On Oct. 30, approximately 1,000 people from east Scarborough will walk into Centennial College’s HP Campus in order to have a stranger stick a needle in their arm.
According to Health Canada, 10 to 25 per cent of Canadians catch the flu every year, and with the onset of the winter months comes the governmental push for the public to get the flu shot.
“One shot has three viruses,” says Carolyn Scott, Centennial’s nurse. “These have been predicted as the major strains by organizations like the WHO [World Health Organization.”
While it is a popular concern that the virus will not immunize against all flu strains, Scott says this is not a problem.
“These organizations have made a judgement call about which strains to include. But these viruses will definitely be present,” she says. “In the end it is still just a judgement call made by human beings.”
But in endorsing the flu shot, Scott has put her money where her mouth is. She has been a long time partaker of the flu shot, and as such she can put to rest some of the rumours surrounding it.
“People need to know that it is a dead virus they’re being injected with. You cannot get sick off a dead virus,” she says.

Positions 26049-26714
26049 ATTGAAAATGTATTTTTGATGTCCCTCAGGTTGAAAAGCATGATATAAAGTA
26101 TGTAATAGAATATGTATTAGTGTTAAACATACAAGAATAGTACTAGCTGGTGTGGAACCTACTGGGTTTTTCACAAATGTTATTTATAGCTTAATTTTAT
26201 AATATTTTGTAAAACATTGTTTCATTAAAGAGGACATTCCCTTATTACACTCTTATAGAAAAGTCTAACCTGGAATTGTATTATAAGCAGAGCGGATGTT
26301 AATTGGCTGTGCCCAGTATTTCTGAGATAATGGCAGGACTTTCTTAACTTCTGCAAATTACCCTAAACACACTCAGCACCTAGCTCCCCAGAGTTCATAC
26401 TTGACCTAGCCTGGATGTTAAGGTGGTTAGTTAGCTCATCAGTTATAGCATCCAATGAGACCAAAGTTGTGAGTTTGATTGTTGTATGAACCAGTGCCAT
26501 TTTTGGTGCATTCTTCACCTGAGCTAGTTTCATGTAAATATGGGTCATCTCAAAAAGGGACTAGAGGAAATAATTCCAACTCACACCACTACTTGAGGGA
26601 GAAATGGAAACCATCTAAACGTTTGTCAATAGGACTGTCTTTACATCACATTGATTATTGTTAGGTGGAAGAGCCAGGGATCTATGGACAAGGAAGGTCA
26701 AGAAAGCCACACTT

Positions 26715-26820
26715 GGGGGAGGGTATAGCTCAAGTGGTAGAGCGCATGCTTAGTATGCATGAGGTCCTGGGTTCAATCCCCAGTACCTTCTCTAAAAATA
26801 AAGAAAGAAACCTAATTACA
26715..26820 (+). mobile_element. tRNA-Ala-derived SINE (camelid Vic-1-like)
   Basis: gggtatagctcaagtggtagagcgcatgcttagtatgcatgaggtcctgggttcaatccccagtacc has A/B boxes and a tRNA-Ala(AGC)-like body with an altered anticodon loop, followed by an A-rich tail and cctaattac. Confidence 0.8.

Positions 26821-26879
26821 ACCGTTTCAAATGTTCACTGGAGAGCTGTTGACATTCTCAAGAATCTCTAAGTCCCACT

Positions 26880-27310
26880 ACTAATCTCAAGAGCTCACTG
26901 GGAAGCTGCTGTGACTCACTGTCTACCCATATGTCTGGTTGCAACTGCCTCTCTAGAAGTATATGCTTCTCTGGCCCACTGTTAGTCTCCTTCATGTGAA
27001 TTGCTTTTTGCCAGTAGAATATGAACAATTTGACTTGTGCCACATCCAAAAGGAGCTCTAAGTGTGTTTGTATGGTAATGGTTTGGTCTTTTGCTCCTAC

“People who say that they got sick immediately were probably going to get sick anyway. It takes two weeks after injection to become protected.”
But in the interim, there is one thing you can do to prevent a bout of influenza.
“Hand washing. Hand washing is the best prevention,” she says. “Since SARS the health department have been pushing it, but not just running water over your hands, thorough hand washing.”
And for those who don’t feel comfortable with the flu shot there are other alternatives.
“If you take vitamin C everyday and build up your immune system, that should help,” says Ken Park, who runs Morningside Health Foods.
“We have herbal cold remedies like Echinacea and homeopathic medicine, like Flu Buster for the sinuses. There’s a lot to choose from,” he says.
Park has been in the natural medicine business for 18 years.
“Homeopathic medicine is the best, but you should be okay if you take vitamin C everyday,” he says.
Nevertheless, Centennial College sees people of all ages coming to the campus for flu shots.
“The elderly usually come in the morning although there are some in the afternoon. If I see them waiting in line I usually bring them up to the front,” says Scott. “Families usually come after 4.p.m, but it is a steady stream all day.”
She says that it is most important for children and the elderly to be immunized.
“I think they should, absolutely, 100 per cent. They can’t fight disease in the same way adults can. For children, their immune systems aren’t fully formed and the elderly have a decreased immune system.”
But she emphasizes getting the flu shot is a personal choice.
“It is a decision that everyone has to make for themselves and consider whether or not it’s right for them.”